I consider asking if she could see herself on the video when she watched it in the future, but that seems like a little too much to deal with. I realized a simpler problem with this whole thing. "But, I can hear you. How do you send sound waves through time?"
 "Good question. Close your eyes."
 I did.
 "Where is my voice coming from?"
 I focused, but I couldn't tell. It seemed to come from all directions at once.
 "We've learned much, much more about the human brain. Using light's properties as a wave, we stimulated your brain to hear these messages."
 "Cool. But wait. Who's 'we'?"
 "The Indian government. India grew a bunch in the last few thousand years."
 "Thousand years?" I echoed.
 "Yeah. I'd tell you what year it is, but I'm not sure. We switched calenders about seven hundred years ago."
 "Good. Ours is kinda dumb. One last question. Why me? It can't be cheap to send an image and conversation through time."
 She takes a deep breath. When she speaks, I get the feeling she's gone through this in her head many times.
 "The fact that we can only send light eliminates many paradoxes that people long thought proved time travel impossible. For example, one can't kill one's self with an image. We thought it was totally safe."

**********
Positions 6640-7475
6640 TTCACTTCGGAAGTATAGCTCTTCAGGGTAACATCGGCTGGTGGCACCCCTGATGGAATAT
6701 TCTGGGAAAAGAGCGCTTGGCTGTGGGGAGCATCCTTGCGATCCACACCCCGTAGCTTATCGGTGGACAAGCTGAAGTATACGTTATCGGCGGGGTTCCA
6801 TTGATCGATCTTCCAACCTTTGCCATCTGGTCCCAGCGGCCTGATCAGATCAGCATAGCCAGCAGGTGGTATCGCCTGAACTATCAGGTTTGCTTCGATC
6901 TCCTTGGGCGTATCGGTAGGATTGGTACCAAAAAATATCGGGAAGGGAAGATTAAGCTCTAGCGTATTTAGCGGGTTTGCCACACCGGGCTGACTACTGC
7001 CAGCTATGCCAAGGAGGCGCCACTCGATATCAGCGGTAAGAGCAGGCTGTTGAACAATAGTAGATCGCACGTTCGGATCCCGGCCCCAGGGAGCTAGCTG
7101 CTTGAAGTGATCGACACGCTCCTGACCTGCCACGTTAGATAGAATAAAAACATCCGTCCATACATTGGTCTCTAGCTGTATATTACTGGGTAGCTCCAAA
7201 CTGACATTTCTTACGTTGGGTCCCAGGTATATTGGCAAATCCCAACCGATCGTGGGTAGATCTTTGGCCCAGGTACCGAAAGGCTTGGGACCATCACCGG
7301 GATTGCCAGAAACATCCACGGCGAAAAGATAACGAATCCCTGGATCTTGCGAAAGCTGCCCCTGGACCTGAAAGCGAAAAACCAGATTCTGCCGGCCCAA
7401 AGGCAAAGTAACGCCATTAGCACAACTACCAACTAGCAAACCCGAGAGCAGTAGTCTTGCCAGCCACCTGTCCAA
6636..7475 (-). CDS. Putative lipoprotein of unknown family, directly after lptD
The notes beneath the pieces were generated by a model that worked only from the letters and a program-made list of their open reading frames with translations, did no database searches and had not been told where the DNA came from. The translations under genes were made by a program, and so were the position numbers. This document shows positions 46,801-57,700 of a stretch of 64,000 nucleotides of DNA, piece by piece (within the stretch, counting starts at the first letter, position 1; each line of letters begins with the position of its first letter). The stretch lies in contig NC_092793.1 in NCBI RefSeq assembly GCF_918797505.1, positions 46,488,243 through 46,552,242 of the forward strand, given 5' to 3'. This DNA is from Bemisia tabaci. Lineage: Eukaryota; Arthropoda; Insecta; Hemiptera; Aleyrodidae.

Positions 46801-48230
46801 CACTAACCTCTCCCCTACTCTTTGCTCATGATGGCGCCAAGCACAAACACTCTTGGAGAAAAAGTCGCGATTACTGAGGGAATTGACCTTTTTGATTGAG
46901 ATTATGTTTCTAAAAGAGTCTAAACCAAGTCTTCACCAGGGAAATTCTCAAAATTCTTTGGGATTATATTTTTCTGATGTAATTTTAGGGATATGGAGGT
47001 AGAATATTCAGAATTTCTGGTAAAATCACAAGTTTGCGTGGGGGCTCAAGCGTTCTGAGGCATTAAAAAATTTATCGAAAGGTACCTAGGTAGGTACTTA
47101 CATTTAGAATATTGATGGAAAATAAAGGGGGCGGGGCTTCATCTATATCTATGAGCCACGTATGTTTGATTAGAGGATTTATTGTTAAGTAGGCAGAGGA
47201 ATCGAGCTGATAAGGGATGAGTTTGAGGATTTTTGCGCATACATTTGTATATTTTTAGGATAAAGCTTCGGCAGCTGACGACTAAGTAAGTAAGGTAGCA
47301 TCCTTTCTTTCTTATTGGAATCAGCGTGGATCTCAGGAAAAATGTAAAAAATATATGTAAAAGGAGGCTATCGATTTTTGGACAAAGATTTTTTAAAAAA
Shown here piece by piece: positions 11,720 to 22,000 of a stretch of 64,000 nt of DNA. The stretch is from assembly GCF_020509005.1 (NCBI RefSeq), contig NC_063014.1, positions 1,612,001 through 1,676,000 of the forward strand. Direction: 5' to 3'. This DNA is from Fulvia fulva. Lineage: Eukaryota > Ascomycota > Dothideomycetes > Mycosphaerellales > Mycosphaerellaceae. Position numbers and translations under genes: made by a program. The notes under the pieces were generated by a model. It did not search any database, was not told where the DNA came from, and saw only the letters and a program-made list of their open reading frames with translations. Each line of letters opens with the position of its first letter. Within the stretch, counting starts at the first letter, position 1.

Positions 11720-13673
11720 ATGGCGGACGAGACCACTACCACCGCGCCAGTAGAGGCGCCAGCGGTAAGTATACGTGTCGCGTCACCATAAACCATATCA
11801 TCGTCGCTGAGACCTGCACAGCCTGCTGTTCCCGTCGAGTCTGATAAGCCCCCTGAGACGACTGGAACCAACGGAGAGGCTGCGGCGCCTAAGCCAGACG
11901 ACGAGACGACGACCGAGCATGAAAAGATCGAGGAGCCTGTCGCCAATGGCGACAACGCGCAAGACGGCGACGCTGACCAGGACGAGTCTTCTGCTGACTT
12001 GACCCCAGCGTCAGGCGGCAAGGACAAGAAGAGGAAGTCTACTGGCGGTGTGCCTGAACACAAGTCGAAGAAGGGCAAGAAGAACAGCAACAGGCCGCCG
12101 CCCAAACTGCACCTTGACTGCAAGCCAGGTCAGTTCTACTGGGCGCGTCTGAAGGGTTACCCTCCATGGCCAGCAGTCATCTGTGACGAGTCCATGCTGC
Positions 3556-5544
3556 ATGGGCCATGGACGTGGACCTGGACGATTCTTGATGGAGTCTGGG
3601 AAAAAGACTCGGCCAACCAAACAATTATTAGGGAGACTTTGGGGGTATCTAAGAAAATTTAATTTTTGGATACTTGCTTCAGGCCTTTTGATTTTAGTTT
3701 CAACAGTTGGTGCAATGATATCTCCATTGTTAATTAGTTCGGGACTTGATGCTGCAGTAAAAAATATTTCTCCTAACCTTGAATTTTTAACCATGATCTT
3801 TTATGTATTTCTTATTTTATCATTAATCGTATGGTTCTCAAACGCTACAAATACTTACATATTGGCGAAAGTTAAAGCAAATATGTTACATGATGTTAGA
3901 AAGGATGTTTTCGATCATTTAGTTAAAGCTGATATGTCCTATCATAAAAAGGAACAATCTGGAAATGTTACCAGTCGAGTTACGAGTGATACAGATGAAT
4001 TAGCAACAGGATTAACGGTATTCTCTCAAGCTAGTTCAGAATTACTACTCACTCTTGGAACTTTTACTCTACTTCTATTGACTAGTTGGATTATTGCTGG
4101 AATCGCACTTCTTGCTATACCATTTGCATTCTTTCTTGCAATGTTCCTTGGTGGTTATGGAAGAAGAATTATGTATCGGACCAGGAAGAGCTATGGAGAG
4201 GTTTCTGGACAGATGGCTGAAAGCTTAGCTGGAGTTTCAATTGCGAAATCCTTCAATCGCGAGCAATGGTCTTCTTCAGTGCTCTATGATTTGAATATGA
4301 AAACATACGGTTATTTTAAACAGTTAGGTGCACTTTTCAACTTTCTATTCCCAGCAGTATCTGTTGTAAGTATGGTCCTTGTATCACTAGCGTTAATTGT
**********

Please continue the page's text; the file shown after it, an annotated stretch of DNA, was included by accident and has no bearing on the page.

"We never knew who, exactly, the inventor of the time machine was. It was strange. One day, the head of the Science Department found blueprints on her desk. She never took credit for it, which I think was noble of her. Everyone assumed that whoever invented it was just too shy or embarrassed to take credit, and we figured they would show up. So we waited. We put out a huge reward, figuring whoever invented it would come forward. But they didn't. In the mean time, we did all sorts of experiments with the machine. Nothing earth-shattering or history-changing. Just research, making sure it worked. Years passed. No one showed up. We started to get nervous. The original blueprints were still in our possession, so we ran it through an extensive DNA testing. We got a list of all the people who had touched it. Luckily, the list was short. We considered it a national treasure. When it was said and done, there was only one set of genes that could be the inventor."
 She looked at her feet and started talking quieter.
 "We searched the history records. In the end, through out all of recorded history, there was only one person who could have invented it."
 She looks in my eyes.
 "You."
 I blinked. "Me?"
 "Yes. The U.S.A. starts adding DNA records to it's census pretty soon. We didn't think it was that big an issue, until we studied your life and the blueprints better. You used words in the blueprints that weren't in use in the twenty-first century. What's more, nothing in your life looked like it could teach you how to do this. Your education was limited. You weren't recognized for it then, either. It seemed like you never even told anyone. Any smart person would turn a machine like this in for money."
 "There's much more evidence than this, but you're right, time travel isn't cheap. I've got to be brief. The point is, after much debate, we realized there was only one conceivable reason you would have done what you did."